which you have prepared in the presence of all peoples,
a light for revelation to the Gentiles
    and for glory to your people Israel.”

And the child’s father and mother were amazed at what was being said about him. Then Simeon blessed them and said to his mother Mary, “This child is destined for the falling and the rising of many in Israel, and to be a sign that will be opposed so that the inner thoughts of many will be revealed—and a sword will pierce your own soul too.”

There was also a prophet, Anna the daughter of Phanuel, of the tribe of Asher. She was of a great age, having lived with her husband seven years after her marriage, then as a widow to the age of eighty-four. She never left the temple but worshiped there with fasting and prayer night and day. At that moment she came, and began to praise God and to speak about the child to all who were looking for the redemption of Jerusalem.

When they had finished everything required by the law of the Lord, they returned to Galilee, to their own town of Nazareth. The child grew and became strong, filled with wisdom; and the favor of God was upon him.

As an observant Jewish mother, Mary brings her son Jesus from that little stable in Bethlehem to the temple in overcrowded Jerusalem only eight days after his birth. While six miles may not seem like much, for a newborn on a donkey it probably was a pretty rough trip.  But it was a necessary trip because according to Jewish law it was time for purification and a naming ceremony that would designate their first-born child as holy. 

When they get there they find that there are others in the temple that day, in fact the temple always had folks around it, many elderly, widowed or disabled; it was sanctuary for them.  Two of them become an important part of the Christmas story.

So we witness the lives of Simeon and Anna.  They are everyday elderly people, who have dedicated a major portion of their lives to God.  They were faithful people their entire life.  As prophets through vigilant prayer and fasting they are able to speak for God, and be open to the revelation that God gave to them.  That God is operative in human history; God has reached down to this earth, to you and to me, to be an intimate part of our lives.  That we Gentiles are included in God’s salvation. 

The Song of Simeon is perhaps one of the most beautiful canticles in the Canon. We sang it just a few minutes ago in between the words of Isaiah and the reading from Luke.  In the faith tradition that I grew up in, it was sung after communion every Sunday…it’s called the Nunc Dimittis in Latin, or ‘now you dismiss’.   The words, “Lord now lettest Thou Thy servant depart in peace, according to Thy word, for mine eyes have seen Thy salvation: which Thou has prepared before the face of all people, a Light to lighten the Gentiles and the Glory of Thy people Israel” those words bring peace to my soul. We sang it after being fed at the communion table in recognition that our eyes had been opened through this sacrament of love and grace, forgiveness and hope.  We have tasted and have seen that God, really is good and so very much a part of our lives.  (Psalm 34:8.)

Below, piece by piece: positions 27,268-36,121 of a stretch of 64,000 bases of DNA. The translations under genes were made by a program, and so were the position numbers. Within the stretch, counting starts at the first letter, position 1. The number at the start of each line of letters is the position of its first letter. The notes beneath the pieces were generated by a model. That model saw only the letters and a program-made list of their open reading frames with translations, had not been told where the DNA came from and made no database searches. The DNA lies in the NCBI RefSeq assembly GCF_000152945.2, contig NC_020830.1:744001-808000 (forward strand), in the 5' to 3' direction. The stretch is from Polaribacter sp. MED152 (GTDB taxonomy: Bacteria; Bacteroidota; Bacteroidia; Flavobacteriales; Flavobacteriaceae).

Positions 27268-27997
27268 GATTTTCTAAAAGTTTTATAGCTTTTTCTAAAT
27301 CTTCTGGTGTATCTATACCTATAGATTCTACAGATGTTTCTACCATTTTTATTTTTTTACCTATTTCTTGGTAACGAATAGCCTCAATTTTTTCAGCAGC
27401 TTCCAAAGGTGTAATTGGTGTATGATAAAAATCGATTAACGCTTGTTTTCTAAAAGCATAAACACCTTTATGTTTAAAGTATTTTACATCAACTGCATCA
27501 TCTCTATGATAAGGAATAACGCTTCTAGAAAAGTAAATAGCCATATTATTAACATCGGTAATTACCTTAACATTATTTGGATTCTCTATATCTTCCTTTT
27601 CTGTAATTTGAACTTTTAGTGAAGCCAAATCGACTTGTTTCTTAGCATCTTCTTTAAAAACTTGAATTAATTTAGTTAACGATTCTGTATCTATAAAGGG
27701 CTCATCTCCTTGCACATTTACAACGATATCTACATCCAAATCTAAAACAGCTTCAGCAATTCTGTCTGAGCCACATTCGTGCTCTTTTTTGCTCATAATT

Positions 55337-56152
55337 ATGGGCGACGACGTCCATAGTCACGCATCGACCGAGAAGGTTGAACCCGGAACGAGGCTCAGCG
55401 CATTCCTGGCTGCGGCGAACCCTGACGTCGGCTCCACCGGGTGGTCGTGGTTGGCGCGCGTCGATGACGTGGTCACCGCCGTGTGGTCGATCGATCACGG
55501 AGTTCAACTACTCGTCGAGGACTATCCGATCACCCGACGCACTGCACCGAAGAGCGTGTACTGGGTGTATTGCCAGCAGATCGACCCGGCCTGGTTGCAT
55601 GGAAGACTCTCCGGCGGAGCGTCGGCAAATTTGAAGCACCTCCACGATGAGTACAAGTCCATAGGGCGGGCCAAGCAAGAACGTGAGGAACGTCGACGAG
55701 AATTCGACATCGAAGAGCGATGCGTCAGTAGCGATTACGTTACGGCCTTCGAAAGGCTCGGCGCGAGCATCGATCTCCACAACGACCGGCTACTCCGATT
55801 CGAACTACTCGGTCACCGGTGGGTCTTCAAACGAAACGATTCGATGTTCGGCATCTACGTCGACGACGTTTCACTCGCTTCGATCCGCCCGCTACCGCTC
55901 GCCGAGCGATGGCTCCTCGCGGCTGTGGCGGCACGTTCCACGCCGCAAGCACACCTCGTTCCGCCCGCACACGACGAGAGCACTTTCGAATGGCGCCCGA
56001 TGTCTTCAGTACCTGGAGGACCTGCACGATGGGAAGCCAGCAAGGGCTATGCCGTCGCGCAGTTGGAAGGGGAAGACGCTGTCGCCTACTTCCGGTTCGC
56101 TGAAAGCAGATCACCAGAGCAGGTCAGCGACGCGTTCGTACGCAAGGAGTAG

Now that Simeon has seen and cuddled Jesus, now that he has smelled the sweet scent of the holy infant’s head, and caressed the soft cheeks of the baby Savior, he praises God for the gift of the Christ Child.  For Simeon can now leave this earthly life behind; he can depart in peace…and in joy.  He has seen and held God’s salvation in Jesus. He is complete, he experiences shalom.  Simeon can leave contentedly, he can leave all worldliness behind because the Christ Child, Emmanuel is with him.

And Anna too began to praise God for the incredible gift of love and redemption in Jesus Christ.  Together they punctuate Christ’s birth with transformative actions. 

How has the birth of Christ changed you?  Or maybe the bigger question is has the birth of Christ changed or even affected you?  Unless the birth of Christ transforms you, awakens you, nudges you to greater understanding and transformative ways in your living and doing for others then perhaps my friends you’ve missed the point of Christmas.  This little one from the manger asks a lot of us yet at the same time asks nothing of us except our love, our praise and our adoration.  May we offer this today
and receive the peace of God through Jesus Christ.